Donald Trump
John Bolton
Port of Djibouti
Road Initiative
Uhuru Kenyatta
US National Security

How Kenya can benefit from US-China row

Last November, US senators raised the alarm over a Chinese company’s involvement in the management of Port of Djibouti, a move that brought Chinese and US interests in the East African nation in extremely close proximity to one another. A month later media reported that the Chinese government could be entitled to revenue from Mombasa port should the Kenyan government fail to service debt obligations on the loan for the standard gauge railway (SGR).This came as part of growing concern among international media over Beijing’s so-called “debt-trap diplomacy”.The term is loosely defined as burdening developing countries with predatory loans with clauses that also involve the mortgaging of key sovereign assets such as ports and power stations. In this context, US diplomats stated that not only are loans from China likely to saddle African countries with unsustainable debt burdens, but will also threaten US interests on the continent.Washington has grown wary of China’s inroads in Africa over the last decade, using massive funding for mega infrastructure projects — particularly under the multi-trillion-dollar Belt and Road Initiative (BRI).In Kenya, projects such as the SGR, expansion of Lamu port and several road projects have largely fallen under the BRI. In a bid to counter the influence of China on the continent, last December US National Security Adviser John Bolton announced a new Africa policy.African governments responded to the policy announcement with some skepticism. However, governments across the continent looking to attract wider investment will have welcomed the US’ shift in focus away from security, development assistance and human rights, and towards commercial ties.Kenya is in a good position to benefit from the expected increase in US commercial interest. Building on their extensive security relationship, Kenya and the US are likely to step up trade-related talks in coming years.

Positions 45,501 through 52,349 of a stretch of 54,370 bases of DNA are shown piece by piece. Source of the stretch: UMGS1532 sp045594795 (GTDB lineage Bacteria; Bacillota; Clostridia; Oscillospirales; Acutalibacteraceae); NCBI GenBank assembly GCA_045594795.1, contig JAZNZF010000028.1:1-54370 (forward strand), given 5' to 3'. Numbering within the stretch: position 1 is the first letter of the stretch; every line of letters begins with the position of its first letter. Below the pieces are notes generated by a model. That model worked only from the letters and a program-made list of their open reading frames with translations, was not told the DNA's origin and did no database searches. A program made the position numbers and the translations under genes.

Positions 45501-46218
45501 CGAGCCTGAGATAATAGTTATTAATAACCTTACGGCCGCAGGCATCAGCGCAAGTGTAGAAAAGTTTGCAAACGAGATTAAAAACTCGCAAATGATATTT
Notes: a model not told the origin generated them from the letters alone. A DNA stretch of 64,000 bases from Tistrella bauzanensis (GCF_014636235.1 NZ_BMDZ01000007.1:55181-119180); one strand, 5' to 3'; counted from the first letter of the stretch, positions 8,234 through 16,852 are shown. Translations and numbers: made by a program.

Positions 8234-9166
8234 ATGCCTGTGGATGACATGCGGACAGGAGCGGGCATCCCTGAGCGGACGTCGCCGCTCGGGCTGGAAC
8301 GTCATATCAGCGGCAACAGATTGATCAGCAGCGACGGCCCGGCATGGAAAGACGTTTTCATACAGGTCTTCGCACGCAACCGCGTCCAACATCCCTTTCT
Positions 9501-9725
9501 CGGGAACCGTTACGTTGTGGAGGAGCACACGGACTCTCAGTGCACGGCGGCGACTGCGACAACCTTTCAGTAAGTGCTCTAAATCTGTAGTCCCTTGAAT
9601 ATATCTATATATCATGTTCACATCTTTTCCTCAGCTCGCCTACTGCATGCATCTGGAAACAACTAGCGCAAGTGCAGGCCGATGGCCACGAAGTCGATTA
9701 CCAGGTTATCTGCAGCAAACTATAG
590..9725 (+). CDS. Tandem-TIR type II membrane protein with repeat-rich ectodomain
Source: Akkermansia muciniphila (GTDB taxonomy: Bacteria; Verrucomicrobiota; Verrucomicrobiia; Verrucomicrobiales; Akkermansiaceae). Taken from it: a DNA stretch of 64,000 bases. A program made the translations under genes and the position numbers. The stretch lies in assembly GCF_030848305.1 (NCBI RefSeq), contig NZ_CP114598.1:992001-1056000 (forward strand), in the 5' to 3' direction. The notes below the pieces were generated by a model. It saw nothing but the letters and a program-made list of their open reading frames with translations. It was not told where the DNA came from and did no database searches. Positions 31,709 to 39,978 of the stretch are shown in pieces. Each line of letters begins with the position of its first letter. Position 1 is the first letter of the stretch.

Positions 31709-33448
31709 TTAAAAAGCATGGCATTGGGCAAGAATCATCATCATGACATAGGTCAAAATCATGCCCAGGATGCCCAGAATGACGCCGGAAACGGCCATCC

In addition, US companies are also likely to be incentivised and supported to invest further in the Kenya.Meanwhile, China has been an important infrastructure development partner for Kenya in recent years.In the year ahead we are likely to see attempts by China to diversify away from infrastructure projects.Amid a growing requirement for Chinese firms to demonstrate a return on investment, companies will look for other sectors to invest in. In this regard, manufacturing and information technology are likely to be a priority. This will tie in well with President Uhuru Kenyatta’s “Big Four” agenda which places focus on manufacturing as key to job creation.Given these existing relationships, Kenya is in a prime position to leverage ties with both countries to attract investment.The main challenge for Kenya will be to avail well-thought out projects for investors from both the US and China, while balancing an investor-friendly regulatory environment with local concerns over employment opportunities.

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